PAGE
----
My paper lady: part II


Accipiter G. Goshawk

This post concludes Edward’s story that began in My paper lady: part I.

If you want to know more about Edward and how he came to wonder the streets, check out The Bubble-mistress!

I hope you enjoy it 🙂

“Edward, come on, get up. Let’s go find some breakfast, I’m hungry.”

He shook away the night’s sleep and stood up stretching and blinking blearily.

“Sleep well?” came the same warm voice, and he felt the long-forgotten feeling of someone gently kissing his cheek. Suddenly he was afraid of opening his eyes. He had heard the stories of course; people that finally cracked and started hearing voices. He thought of his wish and tried to find reality. He pinched his arm and it hurt. He tried recalling the exact position of all his possessions on the rough cardboard on the ground. His memory seemed to work as well. Math? Still annoying but working. Logic? Also.

Slowly, he opened his eyes.

There she was, almost exactly as she had been the night before. Her blond curls were perfectly combed; even though she had slept on the ground, her clothes were spotless and without a single wrinkle. However, she was no longer flat and where before there had been a certain immobility to her figure and features, now there was an almost constant movement; a bustle of sorts.

“You know,” she said helping him to his feet, “I think I’m in the mood for pancakes. There is this lovely little shop on Third Street that makes an excellent brunch. Care to join me?”

Her smile was dazzling, and he found himself nodding, lost in confusion and the odd promise of a wish fulfilled. She walked briskly down the busy city streets, dragging Edward behind her. The smellier lower quarters soon gave way to banks and business companies. Sometimes, people would stop and stare at the beautiful woman and the homeless man accompanying her. But they soon moved on, succumbing to their morning routine of stress and work.

When they reached the clear windows of the bakery, Edward froze. He could smell pastries, coffee, and chocolate…all things he couldn’t afford. All things he didn’t deserve. He stopped short and made no move to enter.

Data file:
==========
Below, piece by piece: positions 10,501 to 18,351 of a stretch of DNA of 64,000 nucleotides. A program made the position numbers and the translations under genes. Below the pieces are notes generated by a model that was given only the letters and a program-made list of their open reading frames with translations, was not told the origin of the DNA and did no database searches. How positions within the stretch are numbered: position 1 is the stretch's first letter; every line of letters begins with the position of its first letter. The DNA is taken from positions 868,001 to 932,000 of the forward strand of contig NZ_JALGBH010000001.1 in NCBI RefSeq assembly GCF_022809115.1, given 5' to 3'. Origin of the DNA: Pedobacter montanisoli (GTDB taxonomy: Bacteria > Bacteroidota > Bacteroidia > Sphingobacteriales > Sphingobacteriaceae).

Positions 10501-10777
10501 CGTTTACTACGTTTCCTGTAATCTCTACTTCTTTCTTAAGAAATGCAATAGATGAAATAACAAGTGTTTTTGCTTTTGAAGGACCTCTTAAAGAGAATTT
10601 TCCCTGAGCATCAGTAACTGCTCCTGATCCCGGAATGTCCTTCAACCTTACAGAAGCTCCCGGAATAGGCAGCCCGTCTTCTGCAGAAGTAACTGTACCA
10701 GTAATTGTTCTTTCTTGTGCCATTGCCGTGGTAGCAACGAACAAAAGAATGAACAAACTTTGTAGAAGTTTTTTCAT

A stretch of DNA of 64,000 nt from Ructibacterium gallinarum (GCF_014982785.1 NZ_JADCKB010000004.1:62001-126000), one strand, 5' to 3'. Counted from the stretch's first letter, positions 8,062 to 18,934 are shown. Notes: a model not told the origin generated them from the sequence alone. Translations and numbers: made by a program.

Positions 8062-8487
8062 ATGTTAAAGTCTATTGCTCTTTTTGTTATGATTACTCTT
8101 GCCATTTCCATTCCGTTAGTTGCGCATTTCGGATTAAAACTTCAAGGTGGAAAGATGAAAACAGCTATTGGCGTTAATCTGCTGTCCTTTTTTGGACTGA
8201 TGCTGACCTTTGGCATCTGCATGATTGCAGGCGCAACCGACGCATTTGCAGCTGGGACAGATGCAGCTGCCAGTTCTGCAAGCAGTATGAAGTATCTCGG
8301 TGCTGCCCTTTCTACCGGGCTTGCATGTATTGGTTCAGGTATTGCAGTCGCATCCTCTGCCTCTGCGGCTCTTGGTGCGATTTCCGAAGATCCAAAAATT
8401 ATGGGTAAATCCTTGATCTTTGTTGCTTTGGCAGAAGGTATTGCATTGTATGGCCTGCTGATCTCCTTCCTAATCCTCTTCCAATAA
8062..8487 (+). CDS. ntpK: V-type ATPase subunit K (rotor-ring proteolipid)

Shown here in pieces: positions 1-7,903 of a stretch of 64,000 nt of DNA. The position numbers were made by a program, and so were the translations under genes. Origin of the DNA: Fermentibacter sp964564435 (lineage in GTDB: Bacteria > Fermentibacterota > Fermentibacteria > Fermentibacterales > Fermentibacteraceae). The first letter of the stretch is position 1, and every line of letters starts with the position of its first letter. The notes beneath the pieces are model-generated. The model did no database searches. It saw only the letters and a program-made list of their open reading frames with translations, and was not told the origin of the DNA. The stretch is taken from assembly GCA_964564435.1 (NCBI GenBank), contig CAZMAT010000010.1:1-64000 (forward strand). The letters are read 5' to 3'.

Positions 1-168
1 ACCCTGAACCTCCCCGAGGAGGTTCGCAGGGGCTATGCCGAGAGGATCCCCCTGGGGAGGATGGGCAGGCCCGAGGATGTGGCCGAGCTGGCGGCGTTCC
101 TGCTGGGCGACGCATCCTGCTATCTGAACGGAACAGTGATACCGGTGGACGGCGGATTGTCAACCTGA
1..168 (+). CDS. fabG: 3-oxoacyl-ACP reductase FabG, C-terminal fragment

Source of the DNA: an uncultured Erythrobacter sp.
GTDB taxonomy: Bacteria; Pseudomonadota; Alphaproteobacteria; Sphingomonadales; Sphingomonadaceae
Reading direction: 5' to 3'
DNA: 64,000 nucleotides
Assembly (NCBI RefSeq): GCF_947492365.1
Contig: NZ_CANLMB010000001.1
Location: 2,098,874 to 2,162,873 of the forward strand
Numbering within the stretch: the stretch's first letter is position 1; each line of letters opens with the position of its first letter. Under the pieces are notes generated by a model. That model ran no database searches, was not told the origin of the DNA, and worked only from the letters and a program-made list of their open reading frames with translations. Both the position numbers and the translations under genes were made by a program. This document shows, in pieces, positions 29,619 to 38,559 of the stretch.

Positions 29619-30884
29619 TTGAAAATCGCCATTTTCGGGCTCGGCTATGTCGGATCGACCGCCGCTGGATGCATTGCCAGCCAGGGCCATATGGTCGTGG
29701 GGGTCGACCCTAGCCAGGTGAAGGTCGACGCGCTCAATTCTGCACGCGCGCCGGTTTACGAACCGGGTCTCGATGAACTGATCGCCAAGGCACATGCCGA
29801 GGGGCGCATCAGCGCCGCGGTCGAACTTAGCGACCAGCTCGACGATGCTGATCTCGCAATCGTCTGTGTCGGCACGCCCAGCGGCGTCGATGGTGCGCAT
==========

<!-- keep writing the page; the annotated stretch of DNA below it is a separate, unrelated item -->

“Come along Edward,” the beautiful woman said encouragingly, holding the door open for him.

He tried to resist.

“I-I don’t have any money…,” he mumbled ashamedly.

“That’s ok dear, I’ll pay for your breakfast,” she said soothingly, taking his hand in hers and leading him into the atmosphere of warmth and sugar.

Things blurred together after that.

He remembered the taste of Arabica on his tongue and the soft texture of pancakes on his teeth. Through it all, the paper lady smiled at him and chatted up a storm. She told him about her work, about life, dogs and her gaming hobby. Anything and everything. It gave him life, and time started to flow around him once more.

And with it, came the memories.

“What’s wrong?” she asked, seeing his face fall.

His shoulders sagged and for the first time in years, he let out a mournful sob.

“It’s my fault…I’m sorry. I’m so, so sorry. I wasn’t careful enough…I didn’t pay attention. I was angry, and it happened so fast…”

Somehow she was holding his hand, and he looked up to see a gaze filled with love. The paper lady was gone, and in her place was the only person he had ever tried to forget, but couldn’t.

“Honey, it’s ok. It wasn’t your fault. These things happen. Trust me when I say that there was nothing you could have done. Nothing at all.”

He saw it all again: the rain, the moors, the wet slope…Tara trying to catch up with him after their fight. He didn’t even remember what it had been about. Then she slipped, and his world had ended. Since then everything had been dark, wet and uncomfortable. That’s how he wanted it to be. His penance for all of time.

“Edward, look at me.”

His eyes met hers and for a second she blurred, as tears filled his eyes.

“I forgive you, my love,” she said quietly. “I forgave you the second it happened. You need to accept that it was an accident. You aren’t responsible for gravity, or slippery boots.”

“I should’ve been with you,” he moaned piteously clutching a fork until his knuckles were white. “I shouldn’t have let you walk alone…I shouldn’t have been angry!”

“Love,” she said, squeezing his hand gently, “I was angry too. There was no fault. You have to forgive yourself. That’s why I came: to set you free from your own torture chamber. You need to start living again.”

“I don’t know if I can,” he whispered, letting the hot tears run down into his coffee.

“Yes you can,” she said in a tone that admitted no arguments. Her eyes -the same eyes he had fallen in love with many years ago- held him in the turn of the world, and in an instant, he let it all go.

He let go of the pain, of the guilt and the mindless wandering. He let go of his ideas of himself and of the dark looks people gave him on the street. He let go of the forgetting and found himself again.

And then he looked at her.

“Could you please stay?” he pleaded, “Just a little longer?”

She smiled.

“I can stay until sunset. Then I have to go back. And you have to get to work.” He smiled and for a while, he let himself be happy.-

5 thoughts on “My paper lady: part II

    1. Yup…Edward has had a tough few years. But I think that he really needed to find a way to move on. Guilt is a nasty business and he was going too far in his own self-punishment…At least that’s how I feel.
      Thank you for the comment! I’ll see if I can write something for the prompt this week 😉


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